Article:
How Foods Can Help Relieve Depression


According to the Depression and Bipolar Support Alliance (DBSA), proper nutrition and avoiding excessive intake of alcohol, sugars, and caffeine can be critical to the prevention and regulation of depression. In fact, a 2008 study by Rao et al. for the Indian Journal of Psychiatry notes that poor nutrition can play a primary role in the onset of depressive illness. This study also concluded that the consumption of specific foods can prevent depression.

Symptoms and Causes of Depression

The DBSA notes that depression is an illness involving neurotransmitters in the brain. Depression can occur after a stressful life event such as a divorce or a death in the family. Common symptoms of depression include prolonged sadness, sleeplessness, inability to concentrate, and a loss of interest in daily activities. Some individuals may have increased appetite and gain weight while depressed, while others experience a loss of appetite and weight.


Foods Important for Depression

Rao at al., note that foods low on the glycemic index, such as many fruits and vegetables or whole grained pastas and bread, are more likely to give people a lasting source of energy and elevated mood. Foods high in sugars tend to cause a rapid elevation in blood sugar, which quickly elevates mood, but the effects are very temporary, and mood can lower once the sugar processes through the body.

Vitamins and Minerals for Depression

Rao et al. also say that a variety of research indicates that both vitamin B-12 and Omega-3 fatty acids play important roles in preventing depression. Both of these substances are key to the correct functioning of neurotransmitters. According to these researchers, populations that have a high consumption of fish in their diet have lower reports of mental illness, such as depression. Scientists attribute this to the presence of Omega-3. In addition, Rao et al. note that studies using B-12 supplements found a decrease in depressive symptoms.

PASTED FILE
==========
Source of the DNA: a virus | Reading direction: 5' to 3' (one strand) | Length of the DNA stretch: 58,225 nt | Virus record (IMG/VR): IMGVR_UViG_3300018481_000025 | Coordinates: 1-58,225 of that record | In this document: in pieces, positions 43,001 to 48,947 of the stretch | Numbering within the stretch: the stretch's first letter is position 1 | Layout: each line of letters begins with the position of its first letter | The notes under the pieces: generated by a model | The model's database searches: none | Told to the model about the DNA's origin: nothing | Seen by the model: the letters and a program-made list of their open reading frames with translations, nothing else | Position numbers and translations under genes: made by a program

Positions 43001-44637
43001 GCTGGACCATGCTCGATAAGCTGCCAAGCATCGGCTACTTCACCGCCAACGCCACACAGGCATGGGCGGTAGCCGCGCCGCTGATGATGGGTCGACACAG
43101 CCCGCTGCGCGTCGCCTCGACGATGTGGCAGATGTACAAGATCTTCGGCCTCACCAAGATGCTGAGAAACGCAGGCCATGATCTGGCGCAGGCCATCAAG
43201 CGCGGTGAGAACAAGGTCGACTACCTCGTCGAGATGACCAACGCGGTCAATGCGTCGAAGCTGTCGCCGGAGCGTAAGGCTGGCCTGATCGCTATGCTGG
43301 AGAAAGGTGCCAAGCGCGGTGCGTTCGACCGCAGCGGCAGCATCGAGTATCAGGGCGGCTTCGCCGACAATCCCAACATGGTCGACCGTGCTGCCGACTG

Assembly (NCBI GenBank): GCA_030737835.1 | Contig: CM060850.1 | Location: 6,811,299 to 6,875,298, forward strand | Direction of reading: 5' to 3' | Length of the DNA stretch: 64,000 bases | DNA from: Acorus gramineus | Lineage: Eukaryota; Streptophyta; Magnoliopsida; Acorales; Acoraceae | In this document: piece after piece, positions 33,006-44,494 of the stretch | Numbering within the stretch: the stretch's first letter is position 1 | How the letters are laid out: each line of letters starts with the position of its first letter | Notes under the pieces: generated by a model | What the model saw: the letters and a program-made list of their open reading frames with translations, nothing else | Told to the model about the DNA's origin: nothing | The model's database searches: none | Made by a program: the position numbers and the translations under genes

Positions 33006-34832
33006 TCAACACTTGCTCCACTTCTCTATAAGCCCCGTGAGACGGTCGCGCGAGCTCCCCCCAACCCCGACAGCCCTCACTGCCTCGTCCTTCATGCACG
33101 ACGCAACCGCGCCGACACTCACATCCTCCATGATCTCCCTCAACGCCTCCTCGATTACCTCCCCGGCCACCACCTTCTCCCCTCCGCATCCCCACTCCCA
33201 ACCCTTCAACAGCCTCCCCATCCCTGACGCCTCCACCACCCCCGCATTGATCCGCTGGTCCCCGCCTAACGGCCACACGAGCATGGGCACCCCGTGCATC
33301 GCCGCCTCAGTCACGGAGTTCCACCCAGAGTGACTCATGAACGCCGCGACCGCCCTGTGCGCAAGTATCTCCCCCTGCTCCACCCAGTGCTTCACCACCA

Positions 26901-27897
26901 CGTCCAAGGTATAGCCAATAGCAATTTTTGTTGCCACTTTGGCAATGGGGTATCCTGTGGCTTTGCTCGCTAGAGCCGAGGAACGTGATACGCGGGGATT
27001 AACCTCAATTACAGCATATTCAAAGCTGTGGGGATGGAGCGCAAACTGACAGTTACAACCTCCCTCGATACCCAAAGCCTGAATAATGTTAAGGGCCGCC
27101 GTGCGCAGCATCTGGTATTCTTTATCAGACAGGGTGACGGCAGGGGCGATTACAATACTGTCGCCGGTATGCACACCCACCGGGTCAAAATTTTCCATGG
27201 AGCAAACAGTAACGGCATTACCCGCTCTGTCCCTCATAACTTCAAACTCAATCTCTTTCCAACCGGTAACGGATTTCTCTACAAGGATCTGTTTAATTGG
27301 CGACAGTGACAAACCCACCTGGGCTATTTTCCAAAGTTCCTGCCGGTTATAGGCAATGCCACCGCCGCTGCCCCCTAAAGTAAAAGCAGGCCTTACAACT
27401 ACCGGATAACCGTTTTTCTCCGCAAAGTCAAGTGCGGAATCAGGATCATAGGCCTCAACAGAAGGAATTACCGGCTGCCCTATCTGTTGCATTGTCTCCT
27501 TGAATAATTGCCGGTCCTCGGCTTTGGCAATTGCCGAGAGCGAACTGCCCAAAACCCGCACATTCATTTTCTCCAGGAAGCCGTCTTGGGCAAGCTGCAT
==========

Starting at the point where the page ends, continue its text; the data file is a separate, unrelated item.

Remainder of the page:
Foods and Substances to Avoid

The DBSA notes that people with depression should carefully monitor their intake of fats, sugar and salts. In addition, they note that people with depression should limit their use of alcohol, as alcohol acts as a nervous system depressant and can contribute to depression. Stimulants such as caffeine can create a temporary boost in mood, but once the chemical is processd through the body, an individual may experience a depressed mood.

Proper Intake of Food and Fluids

The DBSA encourages people with depression to eat a wide variety of nutritious foods, such as grains, proteins, vegetables and fruits. They caution against crash diets or skipping meals, which can lower blood sugar and essential nutrients, causing depressed mood. They also caution against over-eating and recommend that individuals who experience weight changes due to depression seek the support of a therapist, medical doctor or nutritionist.

Article courtesy of LiveStrong and Depression and Bipolar Support Alliance.

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